Joshua Tree Closes Temporarily Amid Government Shutdown

The iconic California park has reportedly fallen to waste during the shutdown.

Joshua Tree National Park will temporarily close to all visitors beginning on Thursday due to damage and sanitation issues caused by the partial government shutdown, a park spokesman said Tuesday.

The southern California park will close beginning at 8 a.m. PDT on Thursday “to allow park staff to address sanitation, safety, and resource protection issues in the park that have arisen during the lapse in appropriations,” spokesman George Land said in a statement on the National Park Service website.

The government is now in the third week of a partial shutdown that has left 380,000 federal workers furloughed and another 420,000 working without pay. National parks typically close during government shutdowns, but the Trump administration kept them open during this partial shutdown without funding, leaving them sorely understaffed and lacking resources for sanitation and maintenance.

About eight rangers are currently on hand to oversee Joshua Tree’s sprawling 790,636 acres, Land told The Los Angeles Times. Without comprehensive oversight, the park has fallen victim to irresponsible visitors over the winter holiday.

“While the vast majority of those who visit Joshua Tree National Park do so in a responsible manner, there have been incidents of new roads being created by motorists and the destruction of Joshua trees in recent days that have precipitated the closure,” Land said.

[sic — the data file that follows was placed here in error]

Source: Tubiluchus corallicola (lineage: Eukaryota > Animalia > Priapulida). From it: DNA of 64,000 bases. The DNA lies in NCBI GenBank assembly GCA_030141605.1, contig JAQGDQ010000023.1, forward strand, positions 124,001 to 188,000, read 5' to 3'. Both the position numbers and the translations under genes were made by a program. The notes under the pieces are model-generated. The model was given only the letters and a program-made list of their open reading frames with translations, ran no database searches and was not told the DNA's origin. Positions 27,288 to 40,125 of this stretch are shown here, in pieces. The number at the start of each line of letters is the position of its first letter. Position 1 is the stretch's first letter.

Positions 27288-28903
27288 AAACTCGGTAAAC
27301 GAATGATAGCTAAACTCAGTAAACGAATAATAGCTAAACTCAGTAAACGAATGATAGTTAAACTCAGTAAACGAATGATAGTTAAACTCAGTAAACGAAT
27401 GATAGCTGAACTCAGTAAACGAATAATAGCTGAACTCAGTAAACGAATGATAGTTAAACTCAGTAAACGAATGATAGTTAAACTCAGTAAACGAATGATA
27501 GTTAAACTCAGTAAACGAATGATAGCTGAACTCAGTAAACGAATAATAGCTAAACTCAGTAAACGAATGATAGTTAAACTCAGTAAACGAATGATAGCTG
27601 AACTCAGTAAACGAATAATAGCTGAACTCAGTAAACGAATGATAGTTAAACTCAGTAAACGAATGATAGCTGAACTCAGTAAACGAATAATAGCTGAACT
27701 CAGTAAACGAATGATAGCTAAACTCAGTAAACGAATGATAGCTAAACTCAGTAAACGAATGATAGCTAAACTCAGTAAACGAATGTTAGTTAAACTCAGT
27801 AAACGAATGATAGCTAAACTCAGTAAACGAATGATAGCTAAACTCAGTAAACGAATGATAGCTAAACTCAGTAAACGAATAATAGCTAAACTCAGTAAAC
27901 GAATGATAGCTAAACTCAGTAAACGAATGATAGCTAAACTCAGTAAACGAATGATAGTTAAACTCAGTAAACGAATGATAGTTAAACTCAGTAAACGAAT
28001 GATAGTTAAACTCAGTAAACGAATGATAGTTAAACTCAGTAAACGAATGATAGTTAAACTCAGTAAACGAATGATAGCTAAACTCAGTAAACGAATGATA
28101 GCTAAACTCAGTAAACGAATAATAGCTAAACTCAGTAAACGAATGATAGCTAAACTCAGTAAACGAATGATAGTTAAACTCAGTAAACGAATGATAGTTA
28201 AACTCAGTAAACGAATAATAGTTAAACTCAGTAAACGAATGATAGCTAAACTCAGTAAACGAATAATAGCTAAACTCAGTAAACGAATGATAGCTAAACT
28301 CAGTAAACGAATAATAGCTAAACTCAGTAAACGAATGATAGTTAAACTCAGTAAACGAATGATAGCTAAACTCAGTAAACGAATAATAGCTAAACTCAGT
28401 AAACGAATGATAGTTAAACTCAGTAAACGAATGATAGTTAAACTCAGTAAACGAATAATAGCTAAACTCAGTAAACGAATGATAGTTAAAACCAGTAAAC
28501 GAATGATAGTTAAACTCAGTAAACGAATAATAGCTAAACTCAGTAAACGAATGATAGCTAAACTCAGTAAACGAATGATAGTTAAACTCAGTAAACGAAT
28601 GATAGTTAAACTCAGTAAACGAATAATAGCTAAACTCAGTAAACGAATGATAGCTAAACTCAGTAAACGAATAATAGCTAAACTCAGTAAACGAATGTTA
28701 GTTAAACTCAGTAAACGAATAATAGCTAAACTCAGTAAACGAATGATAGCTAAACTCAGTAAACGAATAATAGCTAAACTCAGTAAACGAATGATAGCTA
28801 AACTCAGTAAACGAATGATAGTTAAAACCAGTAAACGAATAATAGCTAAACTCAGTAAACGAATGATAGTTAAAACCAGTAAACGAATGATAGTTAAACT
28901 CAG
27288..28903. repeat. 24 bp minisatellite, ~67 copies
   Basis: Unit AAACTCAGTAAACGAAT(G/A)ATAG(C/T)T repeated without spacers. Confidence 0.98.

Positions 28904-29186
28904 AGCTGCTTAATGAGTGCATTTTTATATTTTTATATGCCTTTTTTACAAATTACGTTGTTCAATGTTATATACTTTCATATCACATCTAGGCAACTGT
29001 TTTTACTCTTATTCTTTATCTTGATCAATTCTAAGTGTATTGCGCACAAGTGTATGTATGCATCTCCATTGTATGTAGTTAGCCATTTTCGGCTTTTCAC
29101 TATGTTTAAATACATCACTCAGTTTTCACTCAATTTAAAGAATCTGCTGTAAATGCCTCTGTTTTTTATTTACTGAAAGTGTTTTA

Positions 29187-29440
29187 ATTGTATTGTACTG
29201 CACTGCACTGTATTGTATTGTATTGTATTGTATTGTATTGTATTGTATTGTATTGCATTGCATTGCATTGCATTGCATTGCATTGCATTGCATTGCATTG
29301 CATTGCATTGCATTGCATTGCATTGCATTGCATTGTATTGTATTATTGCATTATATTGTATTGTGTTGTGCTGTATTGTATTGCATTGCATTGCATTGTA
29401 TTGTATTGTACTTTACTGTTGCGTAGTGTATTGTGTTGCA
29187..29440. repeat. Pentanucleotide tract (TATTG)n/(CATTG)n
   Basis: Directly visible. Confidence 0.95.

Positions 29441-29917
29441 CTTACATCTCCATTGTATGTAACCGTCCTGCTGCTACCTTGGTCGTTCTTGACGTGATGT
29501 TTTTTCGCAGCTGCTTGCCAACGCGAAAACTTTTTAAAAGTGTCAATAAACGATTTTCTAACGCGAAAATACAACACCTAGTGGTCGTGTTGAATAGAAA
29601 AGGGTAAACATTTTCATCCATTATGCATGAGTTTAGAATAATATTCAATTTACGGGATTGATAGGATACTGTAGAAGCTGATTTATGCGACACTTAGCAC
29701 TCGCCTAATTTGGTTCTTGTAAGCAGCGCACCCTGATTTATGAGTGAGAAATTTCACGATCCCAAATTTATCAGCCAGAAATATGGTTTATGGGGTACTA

Unmonitored visitors have destroyed some of the park's namesake trees during the shutdown.
Unmonitored visitors have destroyed some of the park's namesake trees during the shutdown.

Though Land said in his statement the park would reopen “to limited basic services in the coming days,” he told the Los Angeles Times that the site could remain closed for the duration of the shutdown.

President Donald Trump and Democratic leaders have made little headway in recent days in reopening government functions affected by the shutdown. The president continues to demand more than $5 billion for some version of a wall or steel barrier along the southern border.

In the meantime, national parks around the country have witnessed streams of visitors ― sometimes failing to pay entrance fees ― while overburdened staff have tried to mitigate the public health hazard of over trash and human waste.

In some cases, emergency services may have been impacted as well. A visitor at Yosemite National Park ― where a staff of 800 was shrunken to as low as 50 ― reportedly fell to his death on Christmas Day. The incident went unreported for a week due to the ongoing government shutdown, according to a National Park Service spokesman.